Clin Microbiol Infect 2011; 17: 1507–1513
Staphylococcus aureus isolates from developed countries have been extensively analyzed with respect to their virulence patterns and clonal relatedness but there is only sparse information on the molecular diversity of S. aureus isolates from Africa. In particular, little is known about S. aureus isolates from asymptomatic carriers compared with isolates causing infections. From 2008 to 2010, we prospectively collected S. aureus isolates from asymptomatic carriers and infections in Lambaréné, Gabon, Central Africa. For these isolates, we determined major virulence factors, and performed multilocus sequence typing (MLST) and spa typing. Among 163 S. aureus isolates from asymptomatic carriers, we found the MLST clonal complexes (CCs) 5, 6, 7, 8, 9, 15, 25, 30, 45, 88, 101, 121 and 152; 3.7% were methicillin-resistant (MRSA). The clinical isolates were associated with CCs 5, 8, 9, 15, 88, 121 and 152; 11% were MRSA. Sequence types 1 and 88 were significantly associated with infection and sequence type 508 was associated with carriage. Remarkably, there was a high prevalence of Panton–Valentine leukocidin (PVL) -encoding genes both in disease-related isolates (57.4%) and in carrier isolates (40.5%). We found differences in the clonal structure and virulence pattern of Gabonese S. aureus isolates from asymptomatic carriers and infections. Of note, S. aureus isolates from Gabon show a very high prevalence of PVL-encoding genes, which exceeds the rates observed for developed countries.
Staphylococcus aureus is a human pathogen causing a variety of diseases ranging from superficial skin and soft-tissue infections to life-threatening conditions such as necrotizing pneumonia [1,2]. The anterior nares are the main primary ecological reservoir of S. aureus in humans and about 25% of the world’s population are persistently colonized [2,3]. Interestingly, nasal colonization was identified as a major risk factor for subsequent S. aureus infection . However, the clonal lineages of S. aureus isolates and the distribution of virulence factors might differ between isolates derived from asymptomatic carriers and from infections as well as between different geographic regions . For instance, carrier isolates in industrialized countries show a higher prevalence of genes of the enterotoxin gene cluster (egc), seg, sei, sem, sen and seo compared with disease-associated isolates [6–8]. In contrast to egc, the fixed gene combination sed and sej and the leukocidin lukE-lukD genes are more prevalent in clinical isolates than in carrier isolates [8–10]. Leukocidins are bi-component exoproteins forming pores in cellular membranes. The Panton-Valentine leukocidin (PVL), consisting of the two subunits LukS-PV and LukF-PV, is a potent cytocidal toxin that causes dermonecrosis and lysis of human granulocytes and enhances the adherence of S. aureus to extracellular matrix .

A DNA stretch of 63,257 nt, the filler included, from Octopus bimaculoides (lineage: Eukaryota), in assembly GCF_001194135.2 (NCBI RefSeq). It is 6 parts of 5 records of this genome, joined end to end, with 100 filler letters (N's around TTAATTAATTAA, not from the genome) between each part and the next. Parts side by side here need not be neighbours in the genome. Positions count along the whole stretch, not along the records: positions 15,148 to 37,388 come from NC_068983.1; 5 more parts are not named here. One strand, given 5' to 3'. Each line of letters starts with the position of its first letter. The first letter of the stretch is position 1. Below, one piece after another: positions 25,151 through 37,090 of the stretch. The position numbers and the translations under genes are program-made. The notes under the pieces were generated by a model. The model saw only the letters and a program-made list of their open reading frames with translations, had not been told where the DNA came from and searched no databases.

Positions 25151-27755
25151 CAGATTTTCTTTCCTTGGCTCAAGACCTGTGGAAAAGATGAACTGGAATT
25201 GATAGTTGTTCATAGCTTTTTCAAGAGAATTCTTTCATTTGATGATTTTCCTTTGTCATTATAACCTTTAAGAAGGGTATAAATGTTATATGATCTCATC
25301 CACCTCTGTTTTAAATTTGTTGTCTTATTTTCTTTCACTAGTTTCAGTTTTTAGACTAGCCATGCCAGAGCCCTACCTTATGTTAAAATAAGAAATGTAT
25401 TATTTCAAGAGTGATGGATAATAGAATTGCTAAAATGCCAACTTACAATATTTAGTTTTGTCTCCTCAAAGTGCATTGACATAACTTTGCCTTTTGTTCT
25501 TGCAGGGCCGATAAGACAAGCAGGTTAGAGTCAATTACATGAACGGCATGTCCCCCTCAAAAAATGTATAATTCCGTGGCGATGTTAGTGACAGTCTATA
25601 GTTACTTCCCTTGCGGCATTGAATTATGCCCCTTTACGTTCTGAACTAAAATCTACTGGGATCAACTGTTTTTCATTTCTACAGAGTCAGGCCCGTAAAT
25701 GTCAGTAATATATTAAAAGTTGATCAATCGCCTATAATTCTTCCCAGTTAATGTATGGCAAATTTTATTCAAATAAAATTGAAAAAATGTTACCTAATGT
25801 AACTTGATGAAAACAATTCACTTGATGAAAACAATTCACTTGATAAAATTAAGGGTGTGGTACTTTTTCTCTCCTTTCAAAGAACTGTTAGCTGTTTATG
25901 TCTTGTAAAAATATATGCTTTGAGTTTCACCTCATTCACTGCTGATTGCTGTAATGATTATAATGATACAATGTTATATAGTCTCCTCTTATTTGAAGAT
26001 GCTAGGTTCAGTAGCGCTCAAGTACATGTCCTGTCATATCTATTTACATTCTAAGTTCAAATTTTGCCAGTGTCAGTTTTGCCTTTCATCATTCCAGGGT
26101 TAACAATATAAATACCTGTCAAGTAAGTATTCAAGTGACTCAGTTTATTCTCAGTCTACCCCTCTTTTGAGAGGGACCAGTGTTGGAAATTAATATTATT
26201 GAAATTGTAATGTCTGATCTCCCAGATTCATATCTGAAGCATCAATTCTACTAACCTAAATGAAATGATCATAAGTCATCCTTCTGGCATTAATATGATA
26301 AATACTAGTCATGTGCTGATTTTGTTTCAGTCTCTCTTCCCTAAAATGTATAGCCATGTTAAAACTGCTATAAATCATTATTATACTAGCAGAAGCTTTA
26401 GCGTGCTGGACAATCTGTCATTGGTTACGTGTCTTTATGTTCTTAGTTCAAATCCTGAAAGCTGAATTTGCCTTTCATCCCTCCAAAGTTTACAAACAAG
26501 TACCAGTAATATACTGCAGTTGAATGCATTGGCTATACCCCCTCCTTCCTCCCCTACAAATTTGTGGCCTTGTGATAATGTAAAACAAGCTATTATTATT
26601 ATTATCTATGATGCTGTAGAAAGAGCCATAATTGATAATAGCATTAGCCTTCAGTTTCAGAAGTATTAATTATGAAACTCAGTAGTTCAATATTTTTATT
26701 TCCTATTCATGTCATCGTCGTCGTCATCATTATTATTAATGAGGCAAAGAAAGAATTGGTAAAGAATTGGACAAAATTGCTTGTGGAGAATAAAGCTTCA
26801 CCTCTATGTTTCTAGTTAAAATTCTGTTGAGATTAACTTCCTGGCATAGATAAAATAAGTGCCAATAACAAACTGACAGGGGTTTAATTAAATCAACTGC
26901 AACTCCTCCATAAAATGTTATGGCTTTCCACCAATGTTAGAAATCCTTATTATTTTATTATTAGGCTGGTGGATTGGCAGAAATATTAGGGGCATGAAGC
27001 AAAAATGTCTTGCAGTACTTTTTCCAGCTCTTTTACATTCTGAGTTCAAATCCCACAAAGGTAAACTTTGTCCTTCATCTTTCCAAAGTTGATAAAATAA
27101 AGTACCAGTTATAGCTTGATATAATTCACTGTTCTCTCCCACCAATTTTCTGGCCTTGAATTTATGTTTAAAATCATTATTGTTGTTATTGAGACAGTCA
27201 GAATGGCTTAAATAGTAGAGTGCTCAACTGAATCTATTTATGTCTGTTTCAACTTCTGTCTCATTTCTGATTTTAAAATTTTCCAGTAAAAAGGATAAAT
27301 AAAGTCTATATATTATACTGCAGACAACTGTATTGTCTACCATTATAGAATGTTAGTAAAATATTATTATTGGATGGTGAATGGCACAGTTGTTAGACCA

Whereas the differences between S. aureus carrier and clinical isolates from developed countries have been extensively investigated, data from African countries are limited and mostly available for S. aureus isolates derived from infection. A few studies have indicated that African S. aureus isolates have completely different clonal structure and virulence patterns compared with isolates from industrialized countries: 25% of Malian carrier isolates belonged to the PVL-positive sequence type (ST) 152 as determined by multilocus sequence typing (MLST) , 42.7% of Nigerian isolates and 72% of methicillin-resistant S. aureus (MRSA) isolates from Algeria were PVL-positive [13,14], 57% of clinical S. aureus isolates in an African multi-centre study carried genes which encoded PVL .
So far, isolates from asymptomatic carriers and infections from the same African region have not been compared to address the question of whether there are differences in the distribution of clonal lineages and virulence factors between these two groups.
Therefore, this study aims to compare carrier-related and infection-related isolates from the same region in Gabon with respect to important virulence markers and genotypes to elucidate differences between carrier and disease isolates. The data will be used to assess the risk for certain toxin-mediated S. aureus infections such as toxic shock syndrome, diarrhoea or skin and soft-tissue infections associated with PVL.
Materials and Methods